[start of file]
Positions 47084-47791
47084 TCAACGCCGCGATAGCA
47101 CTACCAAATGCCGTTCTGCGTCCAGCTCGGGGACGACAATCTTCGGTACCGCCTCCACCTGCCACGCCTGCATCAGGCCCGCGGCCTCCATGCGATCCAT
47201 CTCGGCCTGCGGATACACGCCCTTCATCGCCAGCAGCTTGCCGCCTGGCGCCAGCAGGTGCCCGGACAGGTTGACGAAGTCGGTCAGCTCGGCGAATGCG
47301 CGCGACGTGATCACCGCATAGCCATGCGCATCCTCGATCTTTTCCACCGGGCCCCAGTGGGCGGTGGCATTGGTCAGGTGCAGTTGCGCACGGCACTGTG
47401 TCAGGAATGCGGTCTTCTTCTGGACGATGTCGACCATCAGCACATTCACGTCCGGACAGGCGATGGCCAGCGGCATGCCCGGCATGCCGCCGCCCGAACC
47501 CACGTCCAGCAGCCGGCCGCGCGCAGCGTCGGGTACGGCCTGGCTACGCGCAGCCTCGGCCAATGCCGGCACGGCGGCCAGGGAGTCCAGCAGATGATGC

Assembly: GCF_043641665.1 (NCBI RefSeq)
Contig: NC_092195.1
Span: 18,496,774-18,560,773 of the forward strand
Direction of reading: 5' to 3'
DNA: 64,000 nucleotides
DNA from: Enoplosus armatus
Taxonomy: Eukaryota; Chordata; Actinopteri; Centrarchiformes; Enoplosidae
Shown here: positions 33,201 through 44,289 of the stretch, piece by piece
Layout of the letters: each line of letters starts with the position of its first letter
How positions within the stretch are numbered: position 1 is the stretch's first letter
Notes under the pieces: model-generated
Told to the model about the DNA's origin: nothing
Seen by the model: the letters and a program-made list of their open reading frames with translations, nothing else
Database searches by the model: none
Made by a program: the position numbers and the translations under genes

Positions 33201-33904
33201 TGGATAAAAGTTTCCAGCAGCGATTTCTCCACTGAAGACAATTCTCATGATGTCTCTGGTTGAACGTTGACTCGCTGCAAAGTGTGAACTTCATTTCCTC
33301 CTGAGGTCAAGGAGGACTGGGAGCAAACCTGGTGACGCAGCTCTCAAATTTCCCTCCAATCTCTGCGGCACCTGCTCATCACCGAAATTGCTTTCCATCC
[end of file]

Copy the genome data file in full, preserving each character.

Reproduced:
Positions 47084-47791
47084 TCAACGCCGCGATAGCA
47101 CTACCAAATGCCGTTCTGCGTCCAGCTCGGGGACGACAATCTTCGGTACCGCCTCCACCTGCCACGCCTGCATCAGGCCCGCGGCCTCCATGCGATCCAT
47201 CTCGGCCTGCGGATACACGCCCTTCATCGCCAGCAGCTTGCCGCCTGGCGCCAGCAGGTGCCCGGACAGGTTGACGAAGTCGGTCAGCTCGGCGAATGCG
47301 CGCGACGTGATCACCGCATAGCCATGCGCATCCTCGATCTTTTCCACCGGGCCCCAGTGGGCGGTGGCATTGGTCAGGTGCAGTTGCGCACGGCACTGTG
47401 TCAGGAATGCGGTCTTCTTCTGGACGATGTCGACCATCAGCACATTCACGTCCGGACAGGCGATGGCCAGCGGCATGCCCGGCATGCCGCCGCCCGAACC
47501 CACGTCCAGCAGCCGGCCGCGCGCAGCGTCGGGTACGGCCTGGCTACGCGCAGCCTCGGCCAATGCCGGCACGGCGGCCAGGGAGTCCAGCAGATGATGC

Assembly: GCF_043641665.1 (NCBI RefSeq)
Contig: NC_092195.1
Span: 18,496,774-18,560,773 of the forward strand
Direction of reading: 5' to 3'
DNA: 64,000 nucleotides
DNA from: Enoplosus armatus
Taxonomy: Eukaryota; Chordata; Actinopteri; Centrarchiformes; Enoplosidae
Shown here: positions 33,201 through 44,289 of the stretch, piece by piece
Layout of the letters: each line of letters starts with the position of its first letter
How positions within the stretch are numbered: position 1 is the stretch's first letter
Notes under the pieces: model-generated
Told to the model about the DNA's origin: nothing
Seen by the model: the letters and a program-made list of their open reading frames with translations, nothing else
Database searches by the model: none
Made by a program: the position numbers and the translations under genes

Positions 33201-33904
33201 TGGATAAAAGTTTCCAGCAGCGATTTCTCCACTGAAGACAATTCTCATGATGTCTCTGGTTGAACGTTGACTCGCTGCAAAGTGTGAACTTCATTTCCTC
33301 CTGAGGTCAAGGAGGACTGGGAGCAAACCTGGTGACGCAGCTCTCAAATTTCCCTCCAATCTCTGCGGCACCTGCTCATCACCGAAATTGCTTTCCATCC